|dc.description.abstract||Freshwater quality issues are among the most pressing challenges of our time. Such issues are increasingly complex and tend to recur when we fail to acknowledge the interacting stressors that influence them. One example of a recurring issue is the prolific growth of Cladophora (a benthic nuisance alga) in the eastern basin of Lake Erie. Water managers thought they had corrected the issue by controlling nutrient loading from the 1970s to the1990s; however, the Cladophora issue returned in the mid-2000s and has persisted due to new factors changing the way the ecosystem works. The Grand River in Southern Ontario remains Lake Erie’s largest contributor of nutrients in Canada, and so is the focus of current management efforts. Problems like this, which are caused by several interacting factors in a given space over time, are known as cumulative effects.
Much of the literature on cumulative effects and/or water quality monitoring in this dissertation reflects conventional practice focused on the perspectives of water scientists and managers; however, this dissertation does not replicate this approach. Instead, the social-ecological context surrounding freshwater quality monitoring in the study area is critically considered by incorporating diverse community perspectives alongside conventional perspectives. In the study area, Indigenous communities have treaty rights to participate in the governance of the watershed (which sits entirely within the Haldimand Tract), but these communities – like others – have not been engaged as partners in water quality monitoring or management. One reason for this is that community and Indigenous knowledges often come in different formats than conventional scientists are used to dealing with, and so these forms of community ‘data’ are not easily integrated with conventional data. As Canada moves towards a mandate for reconciliation with Indigenous communities, ignoring the challenge of bringing together different ‘ways of knowing’ is no longer acceptable. Inspired by the Cladophora challenge and the need to diversify monitoring practice, this research strives to answer the following question: How can cumulative effects water quality monitoring be enabled and involve diverse perspectives in the Grand River-Lake Erie interface?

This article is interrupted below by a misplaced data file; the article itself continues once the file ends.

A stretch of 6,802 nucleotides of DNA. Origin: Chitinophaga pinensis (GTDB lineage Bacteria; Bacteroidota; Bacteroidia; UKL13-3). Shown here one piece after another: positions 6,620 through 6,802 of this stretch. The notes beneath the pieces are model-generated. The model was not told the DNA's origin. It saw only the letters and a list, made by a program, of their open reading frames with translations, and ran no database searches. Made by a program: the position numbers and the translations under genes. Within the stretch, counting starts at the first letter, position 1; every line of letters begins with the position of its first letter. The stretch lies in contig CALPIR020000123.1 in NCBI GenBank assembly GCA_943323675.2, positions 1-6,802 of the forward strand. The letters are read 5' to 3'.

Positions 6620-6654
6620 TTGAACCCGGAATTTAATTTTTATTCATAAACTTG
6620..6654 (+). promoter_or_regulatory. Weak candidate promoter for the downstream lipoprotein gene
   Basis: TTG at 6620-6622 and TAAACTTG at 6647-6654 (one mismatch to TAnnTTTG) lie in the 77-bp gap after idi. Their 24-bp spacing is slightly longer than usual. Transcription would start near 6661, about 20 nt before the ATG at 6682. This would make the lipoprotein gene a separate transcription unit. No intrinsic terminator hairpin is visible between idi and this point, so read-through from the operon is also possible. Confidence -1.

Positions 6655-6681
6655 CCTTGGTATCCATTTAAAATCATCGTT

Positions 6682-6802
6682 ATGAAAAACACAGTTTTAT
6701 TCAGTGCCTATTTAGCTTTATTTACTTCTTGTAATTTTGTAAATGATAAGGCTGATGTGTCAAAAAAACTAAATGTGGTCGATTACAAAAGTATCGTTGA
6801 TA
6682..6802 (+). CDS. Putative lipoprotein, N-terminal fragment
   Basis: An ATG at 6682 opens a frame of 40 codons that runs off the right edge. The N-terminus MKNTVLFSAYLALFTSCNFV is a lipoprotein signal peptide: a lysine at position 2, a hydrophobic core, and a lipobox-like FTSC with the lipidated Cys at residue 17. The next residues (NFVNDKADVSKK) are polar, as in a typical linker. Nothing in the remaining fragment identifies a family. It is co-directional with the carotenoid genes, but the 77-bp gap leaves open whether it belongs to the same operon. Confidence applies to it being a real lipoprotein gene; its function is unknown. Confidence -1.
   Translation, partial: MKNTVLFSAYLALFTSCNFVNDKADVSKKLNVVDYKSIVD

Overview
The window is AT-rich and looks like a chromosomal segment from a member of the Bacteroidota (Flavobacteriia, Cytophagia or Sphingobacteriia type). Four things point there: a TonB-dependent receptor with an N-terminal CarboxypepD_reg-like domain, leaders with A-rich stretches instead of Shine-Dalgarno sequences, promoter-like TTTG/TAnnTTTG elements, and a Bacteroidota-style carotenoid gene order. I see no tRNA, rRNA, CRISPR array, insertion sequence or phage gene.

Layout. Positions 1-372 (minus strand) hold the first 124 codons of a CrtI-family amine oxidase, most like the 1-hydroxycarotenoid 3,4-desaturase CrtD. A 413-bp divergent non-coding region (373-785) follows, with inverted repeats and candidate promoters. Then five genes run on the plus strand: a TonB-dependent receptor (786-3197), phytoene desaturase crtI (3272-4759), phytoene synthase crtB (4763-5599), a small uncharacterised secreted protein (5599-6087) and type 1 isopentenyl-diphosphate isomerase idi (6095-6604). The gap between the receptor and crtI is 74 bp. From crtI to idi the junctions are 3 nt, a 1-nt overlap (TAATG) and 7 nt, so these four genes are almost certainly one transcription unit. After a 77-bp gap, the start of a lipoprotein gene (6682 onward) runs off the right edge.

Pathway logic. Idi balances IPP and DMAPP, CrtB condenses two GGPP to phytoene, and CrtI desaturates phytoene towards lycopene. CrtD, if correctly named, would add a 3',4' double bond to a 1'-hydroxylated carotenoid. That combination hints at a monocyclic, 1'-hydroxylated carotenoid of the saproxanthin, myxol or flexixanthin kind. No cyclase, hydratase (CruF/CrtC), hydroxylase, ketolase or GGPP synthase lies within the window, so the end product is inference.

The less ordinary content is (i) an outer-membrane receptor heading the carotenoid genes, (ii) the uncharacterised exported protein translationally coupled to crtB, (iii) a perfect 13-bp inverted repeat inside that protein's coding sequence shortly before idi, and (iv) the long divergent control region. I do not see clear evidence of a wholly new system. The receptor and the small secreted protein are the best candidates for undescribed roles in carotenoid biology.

This research encourages the democratization of water quality monitoring to ensure more diverse persons can participate in the gathering of water quality information and that their diverse ways of knowing may supplement conventional science in management and decision-making. In other words, this dissertation explores approaches for diversifying perspectives that contribute to our understanding of freshwater quality in the study area. A multimethod approach to research was undertaken to explore what may be done differently. Methods used in this research include a systematic review of monitoring programs (Chapter 3), key informant interviews (Chapter 4), in-person and online workshops (Chapters 5, 7, and 8), and artistic research (Chapter 6) – a new approach in the context of water quality monitoring and management in the study area. First, the systematic review of monitoring programs highlighted aspects of current monitoring to maintain and improve upon. Then, key informant interviews raised 106 strengths, weaknesses, opportunities, and threats, as well as 51 recommendations. I also discuss a culture shift towards more holistic thinking and more collaborative water governance, which study participants deemed necessary to develop a strong and resilient cumulative effects monitoring program. To enable this culture shift, two examples of artistic research were implemented to demonstrate potential approaches for diversifying practice. Following, eight recommendations are provided for implementing cumulative effects monitoring in the study area.
The multimethod approach results in a framework for collaboration (i.e., organizational structure and process framework) to enable more diverse and collaborative water quality monitoring in the study area that contributes to our ability to understand and address cumulative effects. The proposed framework is community-led (whether catalyzed by community members or invited by government) and incorporates equal weighting of Indigenous and western priorities and monitoring indicators – a unique and potentially transformative contribution to literature and practice. The use of artistic research as an equitable means of community involvement is also new in the study area. Finally, because involving diverse persons to contribute their perspectives demanded the development of different approaches than currently practiced, the research process and its process-related lessons and recommendations may contribute to raising the standard for future research and practice in water quality monitoring.
This research also has implications that extend beyond strengthening the practice of water quality monitoring. The core outcomes of the later chapters – e.g., recommendations towards collaborative and community-based monitoring processes coupled with a culture shift regarding the creation and application of knowledge – would, if practiced, support at least three broader transformations in society: a formal sharing of responsibility over natural resources, increased collaboration that is mindful of diversity, and systemic changes in support of Canadian-Indigenous reconciliation. While many aspects of the future scenarios described in the concluding chapter are likely a generation away (or longer) and are far beyond the scope of any one thesis project, my hope is that possible actions catalyzed by this research and other efforts like it will collectively move society in a different, more equitable direction.||en